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Sunday, March 18, 2018

A Homily – John 12:20 – 33 ©

The Gospel According to John – 2018.03.18

Be Mindful of the Propaganda

The Gospel for today strayed far into the field of propaganda and myth.

It is a disservice to the memory of Jesus, who was not killed for the “glory” of God, or to fulfill some divine purpose, he was killed only to suit the petty vanity of small-minded men.

His death was a political murder.

Any suggestion otherwise undermines the truth.

Remember this; the blessings of God, the creator of the universe, God’s blessings are not transactional. Everyone of God’s children, which is everyone of us; all people, in all time, in all places is the subject of God’s love and mercy. There is not a single person left out of the divine plan.

Any suggestion otherwise diminishes the good news.

God, the creator of the universe, does not intervene in the world, in human affairs, like Zeus, or Jupiter or Jove. God is not the Thunderer. Such attestations are a disservice to the faith.

God is not a king, the creator of the universe comes to us as a loving friend, a brother, a sister, a parent, God comes to us in the form of a stranger, the meek and the marginalized, the poor and the hungry.

There is no power in this world other than God. The Gospel writers penned a lie when they wrote about the “prince” of this world, and the sentencing that was coming.

God has no enemy, and the only enmity we face is the enmity we engender, in our own hearts, to our own detriment.

Be mindful of the pitfalls in the sacred text. 

If a grain of wheat falls on the ground and dies, it yields a rich harvest

Among those who went up to worship at the festival were some Greeks. These approached Philip, who came from Bethsaida in Galilee, and put this request to him, ‘Sir, we should like to see Jesus.’ Philip went to tell Andrew, and Andrew and Philip together went to tell Jesus.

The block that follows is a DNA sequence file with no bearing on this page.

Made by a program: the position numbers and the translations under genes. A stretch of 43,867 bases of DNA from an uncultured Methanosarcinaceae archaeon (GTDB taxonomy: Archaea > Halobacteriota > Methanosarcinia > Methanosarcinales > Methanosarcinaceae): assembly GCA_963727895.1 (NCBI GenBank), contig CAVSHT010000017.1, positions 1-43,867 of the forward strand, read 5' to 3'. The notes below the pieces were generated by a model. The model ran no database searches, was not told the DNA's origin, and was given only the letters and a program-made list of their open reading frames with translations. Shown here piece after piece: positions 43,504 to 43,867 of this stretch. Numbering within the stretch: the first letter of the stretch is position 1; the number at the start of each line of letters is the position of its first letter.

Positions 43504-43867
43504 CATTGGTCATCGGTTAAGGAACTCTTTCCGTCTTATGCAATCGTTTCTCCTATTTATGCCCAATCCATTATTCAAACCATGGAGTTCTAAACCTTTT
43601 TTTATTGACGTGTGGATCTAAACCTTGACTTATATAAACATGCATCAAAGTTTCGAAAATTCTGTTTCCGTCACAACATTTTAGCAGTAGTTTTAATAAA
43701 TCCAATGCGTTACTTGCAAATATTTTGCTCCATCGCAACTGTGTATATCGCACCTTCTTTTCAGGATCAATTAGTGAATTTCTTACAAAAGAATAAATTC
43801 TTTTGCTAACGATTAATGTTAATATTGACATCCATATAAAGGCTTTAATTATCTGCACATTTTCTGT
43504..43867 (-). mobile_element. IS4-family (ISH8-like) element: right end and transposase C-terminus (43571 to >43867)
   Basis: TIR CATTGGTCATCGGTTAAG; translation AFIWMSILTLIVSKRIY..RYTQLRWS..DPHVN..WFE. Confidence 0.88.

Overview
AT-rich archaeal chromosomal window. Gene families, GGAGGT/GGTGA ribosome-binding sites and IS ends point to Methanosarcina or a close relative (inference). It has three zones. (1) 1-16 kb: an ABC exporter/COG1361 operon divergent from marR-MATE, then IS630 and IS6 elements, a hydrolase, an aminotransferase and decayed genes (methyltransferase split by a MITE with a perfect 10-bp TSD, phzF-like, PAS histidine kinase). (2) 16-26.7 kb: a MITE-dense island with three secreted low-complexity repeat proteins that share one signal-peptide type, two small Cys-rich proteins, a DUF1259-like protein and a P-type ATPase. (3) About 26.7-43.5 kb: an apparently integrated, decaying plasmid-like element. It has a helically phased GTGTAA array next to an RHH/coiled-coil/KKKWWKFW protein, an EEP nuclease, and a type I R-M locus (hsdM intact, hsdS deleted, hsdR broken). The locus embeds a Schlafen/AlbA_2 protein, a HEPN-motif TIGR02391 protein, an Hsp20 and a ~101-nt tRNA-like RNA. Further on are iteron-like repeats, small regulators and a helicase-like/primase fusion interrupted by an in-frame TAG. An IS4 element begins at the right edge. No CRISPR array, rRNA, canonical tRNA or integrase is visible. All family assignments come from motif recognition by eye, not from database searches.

Jesus replied to them:

‘Now the hour has come for the Son of Man to be glorified. I tell you, most solemnly, unless a wheat grain falls on the ground and dies, it remains only a single grain; but if it dies, it yields a rich harvest.

Anyone who loves his life loses it; anyone who hates his life in this world will keep it for the eternal life. If a man serves me, he must follow me, wherever I am, my servant will be there too.

If anyone serves me, my Father will honour him. Now my soul is troubled.

What shall I say:

Father, save me from this hour? But it was for this very reason that I have come to this hour.
Father, glorify your name!’

A voice came from heaven, ‘I have glorified it, and I will glorify it again.’ People standing by, who heard this, said it was a clap of thunder; others said, ‘It was an angel speaking to him.’ Jesus answered, ‘It was not for my sake that this voice came, but for yours.
‘Now sentence is being passed on this world;
now the prince of this world is to be overthrown.

And when I am lifted up from the earth, I shall draw all men to myself.’ By these words he indicated the kind of death he would die.

5th Sunday of Lent

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